New South Wales Waratahs and Australian Wallabies hooker Tolu Latu has been fined and disqualified from driving after pleading guilty in Downing Centre Local Court to driving with a middle range prescribed concentration of alcohol and driving whilst suspended.
According to police papers, the 26-year old was detected asleep behind the wheel of his moving vehicle on Anzac Parade at around 4.30am on Thursday, 16 May 2019. Members of the public are said to have entered the car and applied the brake to prevent the vehicle from rolling into an intersection.
Police were called and Mr Latu was subjected to a roadside breath test which gave a positive indication to alcohol. He was arrested and taken to the police station, where the breath analysis machine detected an alcohol reading of 0.135.
In court, the Magistrate handed the rugby star a $1,300 fine and imposed the minimum disqualification period of three months, followed by a 12 month period during which he must have an alcohol interlock device fitted to his vehicle. The device requires a driver to register a negative reading for alcohol in his or her breath before the car is able to start.
In addition to the court-imposed penalties, Rugby Australia has fined Mr Latu $5,000 and banned him for four games.
Rugby Australia’s Integrity Unit said in a statement:
“The financial penalty took into account that Latu has already accumulated out-of-pocket expenses totaling approximately $7,000 as a result of the court proceedings. Latu will also be required to participate in any counselling and/or alcohol education programs as deemed necessary by Rugby AU and/or the Waratahs for a period of 12 months.”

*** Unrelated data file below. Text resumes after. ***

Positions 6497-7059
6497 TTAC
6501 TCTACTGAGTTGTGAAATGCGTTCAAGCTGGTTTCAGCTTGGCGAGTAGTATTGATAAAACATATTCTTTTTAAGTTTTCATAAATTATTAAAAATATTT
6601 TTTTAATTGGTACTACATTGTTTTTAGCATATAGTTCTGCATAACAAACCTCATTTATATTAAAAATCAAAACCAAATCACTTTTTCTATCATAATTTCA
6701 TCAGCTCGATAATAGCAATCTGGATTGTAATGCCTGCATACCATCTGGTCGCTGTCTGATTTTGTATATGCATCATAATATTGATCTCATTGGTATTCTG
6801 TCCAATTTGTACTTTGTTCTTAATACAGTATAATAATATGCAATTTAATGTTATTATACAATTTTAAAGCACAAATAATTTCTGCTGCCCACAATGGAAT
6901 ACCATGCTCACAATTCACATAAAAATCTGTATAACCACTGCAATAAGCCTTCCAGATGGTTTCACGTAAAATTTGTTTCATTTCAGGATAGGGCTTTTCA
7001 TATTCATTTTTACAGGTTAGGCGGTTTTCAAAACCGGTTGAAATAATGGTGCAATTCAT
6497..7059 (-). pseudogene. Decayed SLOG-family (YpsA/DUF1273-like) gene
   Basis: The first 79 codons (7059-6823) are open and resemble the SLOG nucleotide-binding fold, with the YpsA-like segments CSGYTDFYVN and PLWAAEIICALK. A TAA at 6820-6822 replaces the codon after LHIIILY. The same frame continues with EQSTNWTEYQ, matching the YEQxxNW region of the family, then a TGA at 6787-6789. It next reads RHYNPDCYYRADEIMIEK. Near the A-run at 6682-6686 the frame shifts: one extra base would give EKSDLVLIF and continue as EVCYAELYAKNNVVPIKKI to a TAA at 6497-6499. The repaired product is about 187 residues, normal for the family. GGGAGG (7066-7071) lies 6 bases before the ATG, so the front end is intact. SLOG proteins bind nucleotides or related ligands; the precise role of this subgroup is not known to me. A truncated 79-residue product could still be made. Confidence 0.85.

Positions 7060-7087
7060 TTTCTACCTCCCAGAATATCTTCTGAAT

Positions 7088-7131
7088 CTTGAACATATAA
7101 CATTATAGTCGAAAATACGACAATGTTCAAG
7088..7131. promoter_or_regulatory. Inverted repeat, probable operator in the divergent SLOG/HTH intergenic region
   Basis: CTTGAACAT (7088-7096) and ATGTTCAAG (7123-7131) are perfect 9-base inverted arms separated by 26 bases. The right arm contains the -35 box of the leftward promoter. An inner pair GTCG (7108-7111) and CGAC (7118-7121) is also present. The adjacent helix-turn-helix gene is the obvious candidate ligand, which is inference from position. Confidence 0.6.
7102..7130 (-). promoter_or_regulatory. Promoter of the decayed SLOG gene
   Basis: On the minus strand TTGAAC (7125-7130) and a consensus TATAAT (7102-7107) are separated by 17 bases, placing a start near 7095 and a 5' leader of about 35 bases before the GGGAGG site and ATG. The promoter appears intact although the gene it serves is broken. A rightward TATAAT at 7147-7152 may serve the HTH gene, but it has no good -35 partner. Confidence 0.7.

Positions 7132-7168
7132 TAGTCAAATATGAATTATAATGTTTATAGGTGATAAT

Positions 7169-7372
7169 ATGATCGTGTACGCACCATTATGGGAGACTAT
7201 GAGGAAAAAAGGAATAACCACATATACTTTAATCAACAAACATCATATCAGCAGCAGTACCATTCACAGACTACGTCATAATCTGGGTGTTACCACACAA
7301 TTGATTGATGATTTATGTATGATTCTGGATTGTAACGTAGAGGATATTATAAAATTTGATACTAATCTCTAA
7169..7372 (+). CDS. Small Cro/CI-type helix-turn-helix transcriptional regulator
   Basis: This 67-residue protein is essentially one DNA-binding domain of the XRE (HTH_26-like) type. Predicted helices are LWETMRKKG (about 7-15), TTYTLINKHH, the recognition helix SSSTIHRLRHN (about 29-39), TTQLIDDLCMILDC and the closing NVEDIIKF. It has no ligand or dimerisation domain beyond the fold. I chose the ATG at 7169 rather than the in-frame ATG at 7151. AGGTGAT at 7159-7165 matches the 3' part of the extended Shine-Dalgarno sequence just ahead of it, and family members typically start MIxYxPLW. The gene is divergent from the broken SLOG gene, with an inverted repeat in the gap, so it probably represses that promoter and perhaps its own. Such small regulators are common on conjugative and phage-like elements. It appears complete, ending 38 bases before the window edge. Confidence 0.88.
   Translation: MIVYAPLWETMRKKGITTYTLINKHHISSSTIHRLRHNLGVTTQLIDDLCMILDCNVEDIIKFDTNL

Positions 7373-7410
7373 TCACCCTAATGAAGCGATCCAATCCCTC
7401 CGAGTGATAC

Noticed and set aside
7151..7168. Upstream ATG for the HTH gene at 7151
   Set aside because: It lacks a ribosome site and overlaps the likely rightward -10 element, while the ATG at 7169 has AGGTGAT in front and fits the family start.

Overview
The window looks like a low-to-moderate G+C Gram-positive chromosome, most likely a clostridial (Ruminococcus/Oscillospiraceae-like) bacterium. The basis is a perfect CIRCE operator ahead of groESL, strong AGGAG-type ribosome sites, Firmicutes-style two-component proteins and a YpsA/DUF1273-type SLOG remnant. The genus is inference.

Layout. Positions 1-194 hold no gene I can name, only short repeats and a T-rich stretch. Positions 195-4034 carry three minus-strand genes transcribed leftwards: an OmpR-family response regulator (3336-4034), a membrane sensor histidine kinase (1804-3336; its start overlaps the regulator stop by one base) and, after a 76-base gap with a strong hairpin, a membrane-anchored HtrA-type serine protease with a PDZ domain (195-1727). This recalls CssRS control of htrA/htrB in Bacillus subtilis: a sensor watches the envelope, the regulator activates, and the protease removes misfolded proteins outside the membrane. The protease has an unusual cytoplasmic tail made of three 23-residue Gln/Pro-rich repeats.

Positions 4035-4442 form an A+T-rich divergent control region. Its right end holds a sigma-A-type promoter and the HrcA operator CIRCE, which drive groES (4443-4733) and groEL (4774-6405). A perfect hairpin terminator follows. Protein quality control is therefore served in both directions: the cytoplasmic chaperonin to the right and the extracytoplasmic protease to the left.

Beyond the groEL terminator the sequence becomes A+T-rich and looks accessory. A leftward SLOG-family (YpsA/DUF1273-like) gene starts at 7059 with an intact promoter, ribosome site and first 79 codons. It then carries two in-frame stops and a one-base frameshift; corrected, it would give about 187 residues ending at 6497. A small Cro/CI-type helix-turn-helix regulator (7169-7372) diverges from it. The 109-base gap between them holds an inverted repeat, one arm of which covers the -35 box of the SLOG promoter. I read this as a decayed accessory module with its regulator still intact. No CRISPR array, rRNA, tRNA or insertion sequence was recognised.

The Offence of Mid-Range Drink Driving in New South Wales
Driving with a middle range prescribed concentration of alcohol is an offence under section 110 of the Road Transport Act 2013 (NSW).
To establish the offence, the prosecution must prove beyond reasonable doubt that a driver had a concentration of at least 0.08 but less than 0.15 grams of alcohol in 100 millilitres of blood or 210 litres of breath at the time of driving.
The maximum penalties depend on whether it was the driver’s first, or second or more, ‘major traffic offence’ in the past five years.
Major traffic offences are defined by section 5 of the Act as including:
- Wounding, grievous bodily harm, manslaughter or murder caused by or arising from the use of a motor vehicle
- Furious driving
- Predatory driving
- Police pursuit (Skye’s law)
- Drink driving
- Drug driving (driving with an illicit substance present)
- Driving under the influence of drugs or alcohol (or ‘DUI’)
- Negligent driving occasioning death or grievous bodily harm
- Driving recklessly, furiously or in a manner or at a speed that is dangerous
- Menacing driving
- Failing to stop after an impact causing injury
- Refusing or failing to submit to a breath test, analysis or assessment
- Refusing or failing to provide oral fluid, urine or blood
- Wilfully introducing or altering alcohol or drugs in system, and
- aiding, abetting, counselling, procuring or being an accessory before the fact to any of the above.
If it is the driver’s first major traffic offence in the past five years, the maximum penalties for mid-range drink driving are:
- Up to 9 months in prison
- 6 month driver licence disqualification which can be reduced to 3 months, followed by
- 12 months during which you must have an interlock device installed to your vehicle, and
- Fine of $2,200
Alternatively, the court can ‘exempt’ a driver from the interlock requirement and impose maximum penalties of:
- Up to 9 months in prison
- 12 month licence disqualification which can be reduced to 6 months, and
- Fine of $2,200.